The participial phrase can act as an adverb, though, as in "Running for president, he admitted to smoking marijuana when he was a youth." Some writers would argue that the participial phrase modifies "he" and is adjectival, but it can also be said to modify (tell when) he admitted to something. (That sentence is OK, but most writers would probably begin with "While," which would make a clipped clause of that first construction ["While he was running. . ."].)
Authority: Analyzing English Grammar by Thomas Klammer & Muriel Schulz. 3rd Edition. Allyn & Bacon: Needham, Massachusetts. 2000. p. 366.
QUESTION I want to ask if i should put anything between side and no.Sentence: As a result, everything has a bad side and a good side ____ no matter what it is.Should I put a semicolon between side and no or a comma between them? SOURCE OF QUESTION & DATE OF RESPONSE Camden, New Jersey Tue, Apr 11, 2000 GRAMMAR'S RESPONSE A semicolon doesn't work very well there. A semicolon has a limited number of uses. I think a comma will suffice to set off this little afterthought, but a dash would also work nicely. I hope it's clear how this proposition is a result of something and that "it" refers to "everything."
QUESTION In the sample below, is the 'an M.B.A.' correct grammatical usage? What about capitalizing majors (History, Physics, Finance and Investment Management)?
Education: Mr. Christopher Prus obtained an M.B.A. in Finance from Columbia University in 1986, and a B.A. in Economics from Boston College in 1984.
Thanks for your advice.
SOURCE OF QUESTION & DATE OF RESPONSE Somewhere, New York Wed, Apr 12, 2000 GRAMMAR'S RESPONSE Generally, we don't capitalize the names of majors unless they reflect a proper noun: English, French, East European Studies. The "an MBA" is fine. The Chicago Manual of Style recommends dropping the periods in academic degrees. (I doubt if you'll find that this advice has been consistently followed on this Web site.)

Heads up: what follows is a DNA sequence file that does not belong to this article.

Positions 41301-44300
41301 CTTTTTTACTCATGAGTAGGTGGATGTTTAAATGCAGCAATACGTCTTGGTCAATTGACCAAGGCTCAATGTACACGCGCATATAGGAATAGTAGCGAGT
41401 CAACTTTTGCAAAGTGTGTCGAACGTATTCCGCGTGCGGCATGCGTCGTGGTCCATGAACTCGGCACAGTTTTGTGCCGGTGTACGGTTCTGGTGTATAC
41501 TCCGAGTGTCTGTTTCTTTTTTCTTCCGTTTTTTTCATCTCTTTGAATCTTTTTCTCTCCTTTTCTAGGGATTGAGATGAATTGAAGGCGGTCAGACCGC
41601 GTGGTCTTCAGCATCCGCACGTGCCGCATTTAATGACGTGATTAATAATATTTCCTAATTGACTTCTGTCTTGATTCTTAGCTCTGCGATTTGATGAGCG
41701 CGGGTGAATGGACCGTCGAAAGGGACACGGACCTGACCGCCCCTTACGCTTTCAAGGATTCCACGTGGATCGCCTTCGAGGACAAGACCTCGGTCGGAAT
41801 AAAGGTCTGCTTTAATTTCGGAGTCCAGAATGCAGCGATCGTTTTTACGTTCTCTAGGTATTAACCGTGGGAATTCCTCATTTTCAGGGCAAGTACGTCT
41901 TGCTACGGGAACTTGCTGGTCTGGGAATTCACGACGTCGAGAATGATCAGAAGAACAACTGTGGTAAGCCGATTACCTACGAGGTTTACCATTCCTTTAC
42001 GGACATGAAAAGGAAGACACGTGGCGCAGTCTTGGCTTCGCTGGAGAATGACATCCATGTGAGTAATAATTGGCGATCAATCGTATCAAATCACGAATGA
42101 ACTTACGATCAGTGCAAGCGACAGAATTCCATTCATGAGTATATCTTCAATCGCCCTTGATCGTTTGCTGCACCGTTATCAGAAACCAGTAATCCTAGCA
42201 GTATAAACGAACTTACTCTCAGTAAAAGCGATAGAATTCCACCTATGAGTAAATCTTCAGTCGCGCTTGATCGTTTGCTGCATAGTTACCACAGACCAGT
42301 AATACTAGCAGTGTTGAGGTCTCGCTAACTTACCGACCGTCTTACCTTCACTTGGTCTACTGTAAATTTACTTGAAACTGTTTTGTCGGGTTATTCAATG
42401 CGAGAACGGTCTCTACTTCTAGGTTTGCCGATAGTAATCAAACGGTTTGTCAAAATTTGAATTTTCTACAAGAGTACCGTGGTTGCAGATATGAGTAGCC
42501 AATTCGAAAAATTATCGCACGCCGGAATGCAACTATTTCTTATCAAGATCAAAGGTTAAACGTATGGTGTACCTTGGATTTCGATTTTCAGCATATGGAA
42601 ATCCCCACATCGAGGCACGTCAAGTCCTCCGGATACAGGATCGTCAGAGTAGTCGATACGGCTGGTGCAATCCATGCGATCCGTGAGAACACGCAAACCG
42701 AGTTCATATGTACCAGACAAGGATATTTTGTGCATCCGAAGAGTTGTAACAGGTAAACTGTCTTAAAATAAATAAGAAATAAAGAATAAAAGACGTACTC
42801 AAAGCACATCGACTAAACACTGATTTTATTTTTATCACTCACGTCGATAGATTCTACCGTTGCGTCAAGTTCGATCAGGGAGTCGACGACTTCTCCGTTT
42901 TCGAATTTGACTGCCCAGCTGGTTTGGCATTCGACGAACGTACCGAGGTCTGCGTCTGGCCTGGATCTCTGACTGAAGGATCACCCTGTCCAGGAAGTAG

Authority: Chicago Manual of Style 14th ed. U of Chicago P: Chicago. 1993.
Authority: A Guide to Wesleyan Style Wesleyan University: Middletown, CT. 1999.
QUESTION The decorations throughout consisted mostly of tourist type plates that hung on the walls....or should it say....the decorations throughout consisted of mostly tourist type plates that hung on the walls. SOURCE OF QUESTION & DATE OF RESPONSE Somewhere, Canada Sun, Apr 23, 2000 GRAMMAR'S RESPONSE Try to get that modifier "mosty" (or "primarily") as close as possible to the verb that it modifies, "consisted." Otherwise, it will try to modify "tourist" and "mostly tourist" is not what you mean here. (Can you eliminate the word "type" while you're at it?)
QUESTION When using unfortunately at the beginning of a sentence, is it incorrect if a comma is not used after it? As in the example:"Unfortunately there was no food in the cupboard."Also, is "unfortunately" an interjection in this case? I've got a bet going on this ;)
SOURCE OF QUESTION & DATE OF RESPONSE Denver, Colorado Sun, Apr 23, 2000 GRAMMAR'S RESPONSE I don't think that word qualifies as an interjection. Interjections can be modifiers of the sentence as a whole, but they're generally more like exclamatory devices, such as "Heavens, there's no food in the cupboard" or "Well, there's no food in here." A single-word sentence modifier (like unfortunately in your sentence) is usually set off by a comma. Sentence modifiers make a comment of some kind about the entire sentence. Sometimes it is difficult to tell whether an adverbial construction is modifying a particular word in a sentence or is acting as a modifier of the whole sentence. It might be helpful to move the word to another location in the sentence to see whether you would set it off (or not): "There was, unfortunately, no food in the cupboard." If you set it off with a pair of commas in this new location, you should probably set it off with a single comma when it appears at the beginning of a sentence.
Authority: Understanding English Grammar by Martha Kolln. 4rth Edition. MacMillan Publishing Company: New York. 1994. p. 219.